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Joined: 10/28/07 Posts: 4087
Likes: 1591

The ratings system is a crap shoot...doesn't mean a whole lot IMO

All the ratings system is supposed to do is tell you how physically and mentally (to some extent) a high school kid is to be able to compete as an impact player at the college level.

A 5-star player is considered to be an immediate impact and potential star player and could be inserted immediately into your lineup.

A 4-star player is considered to be an immediate impact player and likely could start with minimal adjustment and/or development.

A 3-star player is considered to be a good athlete who can develop into a solid contributor and/or impact player.

A 2-star player is considered to be an FBS-level athlete but may require work. This is also the default rating given to kids who generally are regarded as FBS-caliber athletes but have not yet been evaluated by a rating service.

A 1-star player may be a solid high school player and can contribute to an FCS school.

There is no guarantee that a 5-star player will be able to make the adjustment in college and be the impact player they were expected to be (i.e. Michael Johnson, RB, UVA). They may have the tools to be something special, but they may also not be able to adjust to college life, academics, or the grind of big-time college football.

Likewise, quite often a 4-star player may come in and, with minimal development, may jump ahead of other higher-rated athletes and become more of an impact player (i.e. Wali Lundy, RB, UVA).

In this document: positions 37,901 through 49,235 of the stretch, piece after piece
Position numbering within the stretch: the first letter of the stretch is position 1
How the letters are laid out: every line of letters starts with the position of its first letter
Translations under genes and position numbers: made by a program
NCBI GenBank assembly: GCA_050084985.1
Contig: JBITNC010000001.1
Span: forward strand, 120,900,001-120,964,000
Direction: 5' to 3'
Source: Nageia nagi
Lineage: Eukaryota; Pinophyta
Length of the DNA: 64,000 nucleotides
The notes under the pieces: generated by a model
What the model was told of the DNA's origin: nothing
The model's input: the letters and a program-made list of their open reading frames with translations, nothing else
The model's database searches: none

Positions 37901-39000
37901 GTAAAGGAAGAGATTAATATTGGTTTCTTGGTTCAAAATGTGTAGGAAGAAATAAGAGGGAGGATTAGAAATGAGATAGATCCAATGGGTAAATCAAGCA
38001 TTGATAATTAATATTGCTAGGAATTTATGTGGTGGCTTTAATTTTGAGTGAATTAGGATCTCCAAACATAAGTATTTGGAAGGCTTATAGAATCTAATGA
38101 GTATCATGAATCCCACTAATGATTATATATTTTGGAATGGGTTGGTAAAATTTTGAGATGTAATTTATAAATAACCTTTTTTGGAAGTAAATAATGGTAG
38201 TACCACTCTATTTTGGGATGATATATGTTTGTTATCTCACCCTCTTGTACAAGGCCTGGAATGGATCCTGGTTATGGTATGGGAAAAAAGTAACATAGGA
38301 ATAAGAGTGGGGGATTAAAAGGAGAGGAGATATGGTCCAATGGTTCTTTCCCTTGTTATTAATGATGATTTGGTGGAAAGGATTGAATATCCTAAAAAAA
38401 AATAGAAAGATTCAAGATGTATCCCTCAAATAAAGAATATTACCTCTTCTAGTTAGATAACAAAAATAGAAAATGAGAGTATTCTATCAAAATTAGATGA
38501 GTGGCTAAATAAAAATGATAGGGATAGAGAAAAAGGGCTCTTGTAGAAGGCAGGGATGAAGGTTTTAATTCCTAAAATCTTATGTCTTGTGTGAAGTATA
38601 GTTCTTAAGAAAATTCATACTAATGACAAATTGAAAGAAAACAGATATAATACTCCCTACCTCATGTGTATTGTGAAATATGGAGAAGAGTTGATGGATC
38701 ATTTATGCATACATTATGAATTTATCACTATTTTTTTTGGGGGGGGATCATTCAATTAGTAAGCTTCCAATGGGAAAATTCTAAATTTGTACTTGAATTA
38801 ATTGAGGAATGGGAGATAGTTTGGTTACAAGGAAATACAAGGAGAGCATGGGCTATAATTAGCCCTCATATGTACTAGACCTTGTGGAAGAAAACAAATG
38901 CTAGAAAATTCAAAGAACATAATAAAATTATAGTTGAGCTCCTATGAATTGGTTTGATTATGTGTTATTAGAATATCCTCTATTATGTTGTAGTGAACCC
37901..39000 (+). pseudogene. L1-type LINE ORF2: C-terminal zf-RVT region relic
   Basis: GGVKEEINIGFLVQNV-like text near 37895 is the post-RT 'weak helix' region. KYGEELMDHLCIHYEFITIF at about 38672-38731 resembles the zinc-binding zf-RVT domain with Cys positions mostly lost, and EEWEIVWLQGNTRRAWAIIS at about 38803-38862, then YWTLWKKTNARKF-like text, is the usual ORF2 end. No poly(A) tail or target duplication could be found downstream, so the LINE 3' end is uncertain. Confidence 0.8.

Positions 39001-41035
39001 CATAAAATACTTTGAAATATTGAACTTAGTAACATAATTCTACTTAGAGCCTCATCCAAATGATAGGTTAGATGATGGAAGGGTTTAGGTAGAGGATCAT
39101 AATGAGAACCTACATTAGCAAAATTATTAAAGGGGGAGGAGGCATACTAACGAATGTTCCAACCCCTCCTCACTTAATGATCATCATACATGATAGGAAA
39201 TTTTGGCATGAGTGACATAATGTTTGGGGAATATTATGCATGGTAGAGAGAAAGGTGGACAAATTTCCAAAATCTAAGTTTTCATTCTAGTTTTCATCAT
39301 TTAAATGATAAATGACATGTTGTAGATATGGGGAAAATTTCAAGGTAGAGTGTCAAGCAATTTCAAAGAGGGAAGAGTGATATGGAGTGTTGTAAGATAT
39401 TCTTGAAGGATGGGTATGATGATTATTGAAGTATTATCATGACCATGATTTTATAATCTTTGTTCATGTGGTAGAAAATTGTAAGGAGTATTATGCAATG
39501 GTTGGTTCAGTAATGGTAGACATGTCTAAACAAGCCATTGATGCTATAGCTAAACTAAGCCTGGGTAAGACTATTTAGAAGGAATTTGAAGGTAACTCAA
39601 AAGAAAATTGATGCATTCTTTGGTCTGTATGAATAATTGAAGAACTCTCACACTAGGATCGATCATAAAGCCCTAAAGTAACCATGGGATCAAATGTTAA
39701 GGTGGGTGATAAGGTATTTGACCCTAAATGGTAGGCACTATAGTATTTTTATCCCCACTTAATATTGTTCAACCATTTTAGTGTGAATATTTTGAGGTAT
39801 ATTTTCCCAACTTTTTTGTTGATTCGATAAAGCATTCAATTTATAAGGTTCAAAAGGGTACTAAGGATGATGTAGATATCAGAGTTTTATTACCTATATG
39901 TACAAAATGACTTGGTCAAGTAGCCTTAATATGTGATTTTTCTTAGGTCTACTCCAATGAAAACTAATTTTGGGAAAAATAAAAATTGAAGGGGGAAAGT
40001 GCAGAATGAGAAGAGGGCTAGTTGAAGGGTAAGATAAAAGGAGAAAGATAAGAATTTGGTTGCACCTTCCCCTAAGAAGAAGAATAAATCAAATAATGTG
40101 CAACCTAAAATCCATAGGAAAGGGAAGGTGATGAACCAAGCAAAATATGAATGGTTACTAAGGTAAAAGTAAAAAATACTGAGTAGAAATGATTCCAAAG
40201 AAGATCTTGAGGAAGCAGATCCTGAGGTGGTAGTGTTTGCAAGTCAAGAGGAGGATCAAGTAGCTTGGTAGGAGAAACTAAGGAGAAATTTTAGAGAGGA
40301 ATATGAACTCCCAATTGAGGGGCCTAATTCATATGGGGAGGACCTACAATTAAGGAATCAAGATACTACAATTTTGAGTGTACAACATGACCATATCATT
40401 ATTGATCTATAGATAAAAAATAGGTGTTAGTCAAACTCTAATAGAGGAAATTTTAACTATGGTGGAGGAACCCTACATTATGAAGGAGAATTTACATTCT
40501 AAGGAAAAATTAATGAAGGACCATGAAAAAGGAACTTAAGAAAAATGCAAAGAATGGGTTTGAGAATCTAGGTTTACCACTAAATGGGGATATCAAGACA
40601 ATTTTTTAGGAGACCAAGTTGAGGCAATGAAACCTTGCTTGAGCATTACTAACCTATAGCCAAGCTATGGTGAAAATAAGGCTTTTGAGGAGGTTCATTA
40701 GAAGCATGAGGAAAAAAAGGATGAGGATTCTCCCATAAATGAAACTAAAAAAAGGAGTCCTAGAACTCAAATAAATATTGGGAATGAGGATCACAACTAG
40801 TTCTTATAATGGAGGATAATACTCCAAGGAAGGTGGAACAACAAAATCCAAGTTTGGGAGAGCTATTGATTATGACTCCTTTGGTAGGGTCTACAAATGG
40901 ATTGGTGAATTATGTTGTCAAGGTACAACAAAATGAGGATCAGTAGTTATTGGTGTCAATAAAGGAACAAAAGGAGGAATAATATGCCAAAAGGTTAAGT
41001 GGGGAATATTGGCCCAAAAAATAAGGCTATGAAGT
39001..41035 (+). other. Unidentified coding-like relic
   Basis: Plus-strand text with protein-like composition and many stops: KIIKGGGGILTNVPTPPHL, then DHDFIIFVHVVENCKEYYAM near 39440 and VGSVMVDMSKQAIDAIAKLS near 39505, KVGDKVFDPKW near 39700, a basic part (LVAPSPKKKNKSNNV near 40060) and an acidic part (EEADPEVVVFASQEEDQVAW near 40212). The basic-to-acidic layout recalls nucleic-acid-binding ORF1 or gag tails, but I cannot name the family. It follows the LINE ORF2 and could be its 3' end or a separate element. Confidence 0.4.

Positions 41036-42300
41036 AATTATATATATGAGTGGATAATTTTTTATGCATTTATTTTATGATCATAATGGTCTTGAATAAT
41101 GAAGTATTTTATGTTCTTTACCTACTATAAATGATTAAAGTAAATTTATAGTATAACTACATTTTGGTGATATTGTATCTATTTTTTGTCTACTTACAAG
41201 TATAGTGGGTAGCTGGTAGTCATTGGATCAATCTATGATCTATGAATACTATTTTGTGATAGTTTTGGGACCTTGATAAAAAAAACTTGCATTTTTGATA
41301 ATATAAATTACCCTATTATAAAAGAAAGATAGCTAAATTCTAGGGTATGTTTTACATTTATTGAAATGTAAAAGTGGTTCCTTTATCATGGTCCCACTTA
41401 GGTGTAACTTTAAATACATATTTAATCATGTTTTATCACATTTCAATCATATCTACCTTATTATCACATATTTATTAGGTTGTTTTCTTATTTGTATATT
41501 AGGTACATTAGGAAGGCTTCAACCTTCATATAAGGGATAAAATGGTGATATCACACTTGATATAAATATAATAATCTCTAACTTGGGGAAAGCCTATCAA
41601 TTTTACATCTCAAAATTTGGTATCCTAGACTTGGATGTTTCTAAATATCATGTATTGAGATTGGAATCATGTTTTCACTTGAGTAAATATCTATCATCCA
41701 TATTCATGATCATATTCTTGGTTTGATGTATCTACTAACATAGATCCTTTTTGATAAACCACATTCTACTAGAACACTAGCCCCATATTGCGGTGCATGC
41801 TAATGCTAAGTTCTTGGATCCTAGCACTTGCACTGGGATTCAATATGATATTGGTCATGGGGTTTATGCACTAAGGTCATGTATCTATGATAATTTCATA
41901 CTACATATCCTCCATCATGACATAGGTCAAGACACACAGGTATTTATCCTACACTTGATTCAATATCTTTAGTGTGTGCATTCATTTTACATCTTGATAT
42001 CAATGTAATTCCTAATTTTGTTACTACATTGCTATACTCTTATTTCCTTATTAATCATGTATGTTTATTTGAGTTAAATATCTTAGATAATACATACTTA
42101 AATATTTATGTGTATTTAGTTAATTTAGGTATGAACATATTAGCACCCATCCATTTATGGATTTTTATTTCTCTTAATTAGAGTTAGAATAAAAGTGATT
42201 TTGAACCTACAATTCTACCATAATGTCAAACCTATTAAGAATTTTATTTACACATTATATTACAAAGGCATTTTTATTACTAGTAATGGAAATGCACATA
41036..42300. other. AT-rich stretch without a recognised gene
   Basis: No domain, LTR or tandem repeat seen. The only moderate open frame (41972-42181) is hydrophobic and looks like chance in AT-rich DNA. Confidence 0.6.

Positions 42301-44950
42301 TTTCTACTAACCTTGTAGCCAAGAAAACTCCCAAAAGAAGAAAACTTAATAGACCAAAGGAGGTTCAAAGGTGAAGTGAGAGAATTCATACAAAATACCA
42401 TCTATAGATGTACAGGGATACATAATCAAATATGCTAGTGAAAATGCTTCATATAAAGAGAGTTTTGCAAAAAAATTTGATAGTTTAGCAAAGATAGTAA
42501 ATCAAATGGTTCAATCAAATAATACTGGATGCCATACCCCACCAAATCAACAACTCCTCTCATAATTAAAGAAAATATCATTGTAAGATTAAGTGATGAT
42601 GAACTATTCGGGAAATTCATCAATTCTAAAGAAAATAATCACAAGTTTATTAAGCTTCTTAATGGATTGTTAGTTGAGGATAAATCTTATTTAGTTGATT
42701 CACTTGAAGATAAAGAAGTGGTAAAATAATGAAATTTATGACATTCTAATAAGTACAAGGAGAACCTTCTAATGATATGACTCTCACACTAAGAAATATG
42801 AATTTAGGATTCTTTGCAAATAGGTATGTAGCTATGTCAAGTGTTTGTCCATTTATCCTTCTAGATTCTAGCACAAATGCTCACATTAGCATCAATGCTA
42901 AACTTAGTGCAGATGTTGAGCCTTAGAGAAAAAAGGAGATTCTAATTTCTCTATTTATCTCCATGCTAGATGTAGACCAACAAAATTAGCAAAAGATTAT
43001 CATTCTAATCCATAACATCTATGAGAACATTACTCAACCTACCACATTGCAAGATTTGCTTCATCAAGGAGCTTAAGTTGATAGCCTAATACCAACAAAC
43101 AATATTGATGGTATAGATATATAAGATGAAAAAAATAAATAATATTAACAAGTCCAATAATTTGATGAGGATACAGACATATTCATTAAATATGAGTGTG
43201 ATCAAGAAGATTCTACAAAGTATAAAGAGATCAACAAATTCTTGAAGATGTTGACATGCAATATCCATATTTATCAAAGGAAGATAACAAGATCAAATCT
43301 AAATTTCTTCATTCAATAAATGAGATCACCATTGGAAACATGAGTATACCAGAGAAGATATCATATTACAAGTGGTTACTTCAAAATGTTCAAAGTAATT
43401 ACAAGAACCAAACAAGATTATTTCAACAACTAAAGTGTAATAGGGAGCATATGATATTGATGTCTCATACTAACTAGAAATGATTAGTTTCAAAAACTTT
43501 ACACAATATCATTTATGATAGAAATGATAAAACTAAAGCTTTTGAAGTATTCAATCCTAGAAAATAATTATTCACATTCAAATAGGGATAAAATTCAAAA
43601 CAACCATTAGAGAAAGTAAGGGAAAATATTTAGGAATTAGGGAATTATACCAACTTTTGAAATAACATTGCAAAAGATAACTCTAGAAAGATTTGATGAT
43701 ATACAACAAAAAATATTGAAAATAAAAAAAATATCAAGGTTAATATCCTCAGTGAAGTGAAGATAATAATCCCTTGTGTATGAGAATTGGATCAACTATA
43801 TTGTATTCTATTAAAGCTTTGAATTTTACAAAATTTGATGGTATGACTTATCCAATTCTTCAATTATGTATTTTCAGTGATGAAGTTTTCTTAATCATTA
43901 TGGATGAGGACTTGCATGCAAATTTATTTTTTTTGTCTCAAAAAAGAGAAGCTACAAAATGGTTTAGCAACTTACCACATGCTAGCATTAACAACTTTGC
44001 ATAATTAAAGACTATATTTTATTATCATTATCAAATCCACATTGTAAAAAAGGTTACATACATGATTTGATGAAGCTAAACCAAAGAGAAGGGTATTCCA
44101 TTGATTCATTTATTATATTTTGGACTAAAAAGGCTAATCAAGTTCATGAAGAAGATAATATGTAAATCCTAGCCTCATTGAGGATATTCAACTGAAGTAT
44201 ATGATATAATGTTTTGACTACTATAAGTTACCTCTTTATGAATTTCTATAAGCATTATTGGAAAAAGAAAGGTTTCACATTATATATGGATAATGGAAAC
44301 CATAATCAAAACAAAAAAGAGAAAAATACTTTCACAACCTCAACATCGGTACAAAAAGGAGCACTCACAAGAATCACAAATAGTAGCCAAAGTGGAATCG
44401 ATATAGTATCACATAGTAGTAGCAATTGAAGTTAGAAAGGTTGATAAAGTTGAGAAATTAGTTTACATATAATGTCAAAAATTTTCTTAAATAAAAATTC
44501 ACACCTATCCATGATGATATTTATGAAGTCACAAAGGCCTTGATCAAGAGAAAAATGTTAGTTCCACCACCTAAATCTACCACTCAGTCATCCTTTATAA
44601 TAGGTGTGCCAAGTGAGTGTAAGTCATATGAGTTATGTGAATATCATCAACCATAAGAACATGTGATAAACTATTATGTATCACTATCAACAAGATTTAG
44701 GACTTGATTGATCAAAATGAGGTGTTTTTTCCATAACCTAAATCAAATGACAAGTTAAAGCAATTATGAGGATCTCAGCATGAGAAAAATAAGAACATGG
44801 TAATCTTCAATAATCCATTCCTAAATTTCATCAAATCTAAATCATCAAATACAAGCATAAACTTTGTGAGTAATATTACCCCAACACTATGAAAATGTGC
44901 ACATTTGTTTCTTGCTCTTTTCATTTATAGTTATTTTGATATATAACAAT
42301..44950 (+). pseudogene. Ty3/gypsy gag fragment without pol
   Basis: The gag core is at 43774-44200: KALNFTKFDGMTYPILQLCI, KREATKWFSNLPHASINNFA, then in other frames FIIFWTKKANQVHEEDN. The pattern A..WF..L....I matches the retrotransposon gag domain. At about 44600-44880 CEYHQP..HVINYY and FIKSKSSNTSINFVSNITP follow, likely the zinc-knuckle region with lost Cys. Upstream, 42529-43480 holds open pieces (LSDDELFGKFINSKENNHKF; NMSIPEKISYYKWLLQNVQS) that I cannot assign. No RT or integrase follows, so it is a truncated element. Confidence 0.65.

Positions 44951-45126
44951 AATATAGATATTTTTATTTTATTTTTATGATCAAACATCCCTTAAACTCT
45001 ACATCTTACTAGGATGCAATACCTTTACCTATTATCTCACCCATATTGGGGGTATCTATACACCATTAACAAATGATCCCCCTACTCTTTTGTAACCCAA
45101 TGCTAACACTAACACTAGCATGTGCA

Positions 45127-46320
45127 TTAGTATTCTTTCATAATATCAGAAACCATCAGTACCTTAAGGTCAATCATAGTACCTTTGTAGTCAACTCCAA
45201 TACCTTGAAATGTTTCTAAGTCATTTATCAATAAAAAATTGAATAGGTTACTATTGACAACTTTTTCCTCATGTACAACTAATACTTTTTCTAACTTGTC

The same can be said for many 3-star players. The potential is there to develop any of these players (they may have a high ceiling for development, but may be raw or under-developed physically, such as D'rickshaw Ferguson, OL, UVA).

Then you have the diamonds in the rough who were either overlooked during the recruiting process or simply didn't get the respect they deserved as a 2-star. These players may, with the right coaching, work ethic, and positive attitude, may accelerate up the charts and be a significant contributor (i.e. Brandon Alberts, OL Billy McMullen, WR and Brad Butler, OL).

The key is proper development of these kids once you get them in the door. You don't need a team full of 4 and 5-star kids to have a winning football program (it helps, but it doesn't guarantee anything). You can do just fine with a bunch of 3-star players if you coach and develop them well (see Boise State, BYU, Utah, etc.).

(In response to this post by HowieT3)

Posted: 04/18/2017 at 10:24AM


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